Color and Vision Questions and Answers

  1. What is color?
  2. How do we see in color?
  3. What are color vision deficiencies? How common are they?
  4. What does it mean to be color normal
  5. What parts of the eye are important for color vision?
  6. What color processing takes place in the eye? the brain?
  7. What spatial and temporal processing takes place in the eye? the brain?
  8. What is chromatic adaptation?
  9. How do we characterize a person's color vision?
  10. How do we select names for colors?
  11. How many colors can we see?
  12. What is object color? What other modes are there?
1. What is color?
Color is that characteristic of a visible object or light source by which an observer may distinguish differences between two structure-free fields of the same size and shape, such as may be caused by differences in the spectral composition of the light concerned in the observation.[ref 1, p 723] In other words, color is that perception by which we can tell two objects apart, when they have otherwise similar attributes of shape, size, texture, etc.

OK, that's the textbook answer. This is admittedly unsatisfying, because color is an inherently subjective experience. Color only exists in our minds, and putting a scientific definition together of no easy task. The usual definition, given above, is really a circular argument. It amounts to: "Color is that attribute of an object leftover when you eliminate all attributes except color." So, if an two objects look different, but have the same size, shape, texture, etc., then the way you are telling them apart is their color. Still not satisfied? Here's another answer for you.

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2. How do we see in color?
In the retina of our eye are photoreceptors that are sensitive to light. When light is absorbed by the photoreceptors, the light energy is converted into electrical and chemical signals that the neurons in our eye and brain process. There are two kinds of photoreceptors in the retina: rods and cones. Rods mediate vision at lower levels of illumination. Cones mediate vision at higher levels of illumination. There are three types of cones with each type differentially sensitive to a different region of the visible spectrum. They are known as the Short-wavelength sensitive cones, the Middle-wavelength sensitive cones and the Long-wavelength sensitive cones. Sometimes they are referred to as R-, G-, and B-cones but these are misnomers based on the colors in the spectrum. For example, very short wavelength light can uniquely stimulate the S-cones but the sensation associated with this light stimulation has a reddish and bluish component. Fundamentally our color vision derives from comparisons between the amount of light being absorbed by each cone type. Our visual system compares the outputs of the cone types to process color. In addition, color appearance is influenced by the ratios of cone excitations in surrounding regions and by the overall levels of cone excitation caused by the prevailing illumination. These comparisons occur at different stages of processing that start in the retina and continue to the cerebral cortex of the brain.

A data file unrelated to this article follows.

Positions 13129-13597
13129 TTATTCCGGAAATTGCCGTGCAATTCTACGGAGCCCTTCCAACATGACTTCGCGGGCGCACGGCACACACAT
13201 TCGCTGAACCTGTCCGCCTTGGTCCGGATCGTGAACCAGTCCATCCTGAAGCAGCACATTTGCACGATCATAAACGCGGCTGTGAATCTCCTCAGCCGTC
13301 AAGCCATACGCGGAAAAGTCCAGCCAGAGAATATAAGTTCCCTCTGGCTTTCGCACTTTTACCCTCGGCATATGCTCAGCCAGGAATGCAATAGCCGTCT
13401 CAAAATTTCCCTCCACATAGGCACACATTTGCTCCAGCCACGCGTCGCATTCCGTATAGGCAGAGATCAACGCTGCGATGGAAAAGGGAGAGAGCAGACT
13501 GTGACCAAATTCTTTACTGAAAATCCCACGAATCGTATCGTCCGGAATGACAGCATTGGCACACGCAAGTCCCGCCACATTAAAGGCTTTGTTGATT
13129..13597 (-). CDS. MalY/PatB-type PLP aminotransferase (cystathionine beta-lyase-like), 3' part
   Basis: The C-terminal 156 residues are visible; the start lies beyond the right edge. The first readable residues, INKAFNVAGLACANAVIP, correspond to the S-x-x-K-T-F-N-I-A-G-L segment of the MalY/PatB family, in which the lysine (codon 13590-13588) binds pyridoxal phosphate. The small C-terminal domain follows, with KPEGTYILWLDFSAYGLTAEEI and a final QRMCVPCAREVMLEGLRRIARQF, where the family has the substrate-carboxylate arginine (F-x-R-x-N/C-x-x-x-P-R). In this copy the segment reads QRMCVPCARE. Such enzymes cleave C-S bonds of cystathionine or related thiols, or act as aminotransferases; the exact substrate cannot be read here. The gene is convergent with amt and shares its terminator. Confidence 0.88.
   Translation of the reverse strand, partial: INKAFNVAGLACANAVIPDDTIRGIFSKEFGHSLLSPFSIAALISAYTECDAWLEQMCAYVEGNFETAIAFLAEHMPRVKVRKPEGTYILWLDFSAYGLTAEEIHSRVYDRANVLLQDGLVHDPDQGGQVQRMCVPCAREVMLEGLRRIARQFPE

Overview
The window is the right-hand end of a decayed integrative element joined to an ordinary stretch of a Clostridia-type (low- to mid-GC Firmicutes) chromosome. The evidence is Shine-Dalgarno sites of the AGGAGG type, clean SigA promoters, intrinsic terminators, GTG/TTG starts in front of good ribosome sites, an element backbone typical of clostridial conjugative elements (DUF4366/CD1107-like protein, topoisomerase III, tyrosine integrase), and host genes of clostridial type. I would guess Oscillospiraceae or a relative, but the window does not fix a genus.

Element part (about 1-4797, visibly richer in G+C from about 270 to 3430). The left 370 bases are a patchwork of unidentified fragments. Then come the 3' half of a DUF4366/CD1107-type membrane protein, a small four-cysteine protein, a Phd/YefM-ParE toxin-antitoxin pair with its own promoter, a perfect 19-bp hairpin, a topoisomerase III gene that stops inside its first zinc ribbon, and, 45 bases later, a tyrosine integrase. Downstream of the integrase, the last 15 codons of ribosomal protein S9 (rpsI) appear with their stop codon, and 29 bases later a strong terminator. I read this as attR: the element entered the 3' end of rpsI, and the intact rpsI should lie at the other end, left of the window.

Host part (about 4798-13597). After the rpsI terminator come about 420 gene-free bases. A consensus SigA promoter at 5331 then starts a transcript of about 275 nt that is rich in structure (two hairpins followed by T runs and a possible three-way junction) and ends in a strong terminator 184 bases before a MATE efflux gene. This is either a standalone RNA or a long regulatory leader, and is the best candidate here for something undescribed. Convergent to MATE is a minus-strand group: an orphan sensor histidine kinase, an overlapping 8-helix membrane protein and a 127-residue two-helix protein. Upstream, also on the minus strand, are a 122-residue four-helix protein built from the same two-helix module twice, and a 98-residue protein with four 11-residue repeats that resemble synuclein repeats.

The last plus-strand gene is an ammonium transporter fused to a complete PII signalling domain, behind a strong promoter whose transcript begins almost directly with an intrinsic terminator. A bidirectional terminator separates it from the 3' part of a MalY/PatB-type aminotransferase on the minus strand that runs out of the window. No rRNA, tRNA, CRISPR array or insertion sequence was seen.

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3. What are color vision deficiencies? How common are they?